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Monday, September 12, 2016

What Lit Them Up in '74

The Longest Yard: A Hit Then, Forgot Now?

If anyone wants to know how in the world Burt Reynolds became such a big star in our misguided 70's, show them this. It was directed by Robert Aldrich, who might have made an indelible star/helmsman team with Reynolds had not ego issues soured milk after Yard's follow-up, the also fine Hustle. I booked The Longest Yard at college as sop to peer posture that programming was tilted too much toward old movies (yeah --- well, so what?). The football squad all showed up to cheer --- where were they when I ran Meet Me In St. Louis? The print was from Swank and rented flat against percentage --- we never took enough for the % to kick in, it being a small campus. People forget since '74 how popular The Longest Yard was. When I revived it for a college crowd in 2004 ... wait, did I say crowd? Make that crickets, and bombs away. Nobody had heard of the pic and cared less, The Longest Yard part of a two-night Aldrich fest that died like dogs. Anytime we saluted a director, we flopped, unless it was Hitchcock, or Stanley Kubrick.

Now The Longest Yard shows up on Epix-HD and looks a million on 1.85. Aldrich wasn't much for scope, but he filled wide, if not widest, screens, and likes of Yard and earlier The Dirty Dozen suffer for cropping to 4:3. The director stayed modern for knowing how to open his shows with bangs --- the first few minutes of The Longest Yard a whale of an action ride. What a regret that Aldrich couldn't stay with Reynolds, or maybe tie up with Clint Eastwood whenever that star wasn't doing hard-hitters for Don Siegel. If you were there in 1974, memories of The Longest Yard's third act football game are bound to be fresh still. I've not forgotten whoops and howls over grid action, the closest movies got to excitement of a real game. This is still one of the 70's best entertainments, but oddly not recognized as such. Surely there's not snobbery toward Aldrich --- so is it faded name Reynolds? He's bound to regret not hanging on to Aldrich. Maybe stardom wouldn't have slipped away so soon if he had.

UPDATE: 9/13/16 --- Fascinating insight into merchandising of The Longest Yard as supplied by reader and longtime GPS correspondent "Griff" (with illustrations graciously supplied by him) ---

Dear John:

Loved your take on one of my favorite Aldrich movies, a picture that played explosively with audiences every time I saw this back in '74. It may not have been a masterpiece, but it was such a film of its moment. It was impossible not to see Eddie Albert's warden as basically our recently deposed president. Reynolds, who had been flirting with major stardom up to this point, crafted a surprisingly complex characterization as the movie's anti-hero. Paul Crewe isn't really much of a human being, and there would seem no good reason for us to care what happens to him. But thanks to Burt's wry, (and, yes, charismatic) performance -- and Aldrich's canny re-working of his favored theme of men hitting bottom hard and then slowly daring to rise above their fate -- we see and believe that he can somewhat redeem himself. this is among the actor's very best performances. And no movie had ever captured the ferocity of football in such a powerful manner. In retrospect, it seems a big mistake that Reynolds didn't go on to make more films with Aldrich (Burt seems to hint as much in his memoir).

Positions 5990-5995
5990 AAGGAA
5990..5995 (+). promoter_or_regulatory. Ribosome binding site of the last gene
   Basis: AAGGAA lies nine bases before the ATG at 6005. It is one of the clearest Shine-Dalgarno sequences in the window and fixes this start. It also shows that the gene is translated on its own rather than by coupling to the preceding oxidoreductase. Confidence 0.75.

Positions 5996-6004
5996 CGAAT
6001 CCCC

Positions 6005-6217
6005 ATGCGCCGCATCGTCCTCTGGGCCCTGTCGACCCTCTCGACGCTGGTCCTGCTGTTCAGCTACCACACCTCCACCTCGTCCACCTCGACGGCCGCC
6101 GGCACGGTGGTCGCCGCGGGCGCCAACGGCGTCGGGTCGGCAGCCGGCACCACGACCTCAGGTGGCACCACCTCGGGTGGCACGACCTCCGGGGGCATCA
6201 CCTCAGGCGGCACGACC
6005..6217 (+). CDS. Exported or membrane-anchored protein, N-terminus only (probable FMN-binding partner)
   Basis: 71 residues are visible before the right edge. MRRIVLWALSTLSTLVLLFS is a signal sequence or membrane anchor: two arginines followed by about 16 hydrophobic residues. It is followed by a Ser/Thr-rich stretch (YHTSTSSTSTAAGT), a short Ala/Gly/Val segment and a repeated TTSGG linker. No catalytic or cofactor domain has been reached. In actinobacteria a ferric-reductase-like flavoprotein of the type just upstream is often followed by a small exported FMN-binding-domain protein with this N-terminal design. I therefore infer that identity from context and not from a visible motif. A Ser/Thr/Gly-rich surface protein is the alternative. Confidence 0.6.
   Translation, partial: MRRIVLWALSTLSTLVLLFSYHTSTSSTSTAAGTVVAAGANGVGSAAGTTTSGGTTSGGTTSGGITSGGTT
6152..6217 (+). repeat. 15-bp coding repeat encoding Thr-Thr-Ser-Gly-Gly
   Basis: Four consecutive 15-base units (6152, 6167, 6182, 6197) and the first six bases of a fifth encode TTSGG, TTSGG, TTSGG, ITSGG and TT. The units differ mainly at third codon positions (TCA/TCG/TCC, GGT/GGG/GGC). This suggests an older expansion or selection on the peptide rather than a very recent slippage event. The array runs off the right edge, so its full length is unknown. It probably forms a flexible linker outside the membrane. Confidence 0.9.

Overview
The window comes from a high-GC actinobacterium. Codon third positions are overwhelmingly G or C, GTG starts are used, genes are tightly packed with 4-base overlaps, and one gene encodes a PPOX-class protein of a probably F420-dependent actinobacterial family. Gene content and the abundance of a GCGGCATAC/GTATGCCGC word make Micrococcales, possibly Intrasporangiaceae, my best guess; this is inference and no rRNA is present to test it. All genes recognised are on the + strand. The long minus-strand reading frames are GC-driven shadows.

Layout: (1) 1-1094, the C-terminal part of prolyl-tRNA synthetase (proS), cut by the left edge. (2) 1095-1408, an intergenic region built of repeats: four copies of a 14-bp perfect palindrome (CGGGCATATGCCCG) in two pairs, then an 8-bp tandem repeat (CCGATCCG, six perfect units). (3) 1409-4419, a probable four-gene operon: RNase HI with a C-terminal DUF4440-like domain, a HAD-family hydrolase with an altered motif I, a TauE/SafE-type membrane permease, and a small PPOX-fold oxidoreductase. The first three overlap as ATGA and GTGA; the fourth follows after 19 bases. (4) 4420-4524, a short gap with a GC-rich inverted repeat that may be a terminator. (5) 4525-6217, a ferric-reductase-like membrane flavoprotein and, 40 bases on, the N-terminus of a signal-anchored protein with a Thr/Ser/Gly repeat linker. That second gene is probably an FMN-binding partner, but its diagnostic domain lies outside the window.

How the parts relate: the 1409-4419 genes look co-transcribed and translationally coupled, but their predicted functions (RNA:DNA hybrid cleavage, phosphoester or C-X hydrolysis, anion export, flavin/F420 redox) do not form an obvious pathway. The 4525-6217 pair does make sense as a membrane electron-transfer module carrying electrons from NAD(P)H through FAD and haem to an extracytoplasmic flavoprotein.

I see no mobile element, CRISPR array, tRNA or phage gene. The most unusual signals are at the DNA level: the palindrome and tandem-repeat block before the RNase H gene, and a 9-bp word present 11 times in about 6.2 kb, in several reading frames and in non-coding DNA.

The piece lacked only a little bit of background regarding the marketing of the movie. When THE LONGEST YARD opened in New York on August 21, 1974, it did so with a... I don't know how to put this... tremendously off-putting piece of key-art. It's sort of a conceptually interesting illustration of Burt literally locked into a football helmet. [See attached.] I'd be curious to see a full color example of this sometime. It's actually kind of handsome in its way. But it's not right for this picture, not at all. You can barely see Burt's face! There's nothing here that would remotely speak to women! Anyway, the art was featured in ads for the movie in the New York for the first week of the run, through August 27.

On Wednesday, August 28, a week after the movie opened, Par ran the first version of the "Fiercest and Funniest" campaign as a full page ad in the Times
. [Also attached.] It's almost all there -- the photo of Burt is a little different from the picture that they would ultimately use, and the studio would tweak the text slightly. [Interestingly, the picture that Paramount eventually decided to use is an image of Reynolds from early in the film -- he still has his trademark mustache -- which does not reference football at all.] The previous key-art would never be seen again. I guess early pressbooks might have a sample of it. I've never seen a poster for the movie with that design; I suppose the NY Loews houses must have had posters with this image, but I've never run across one.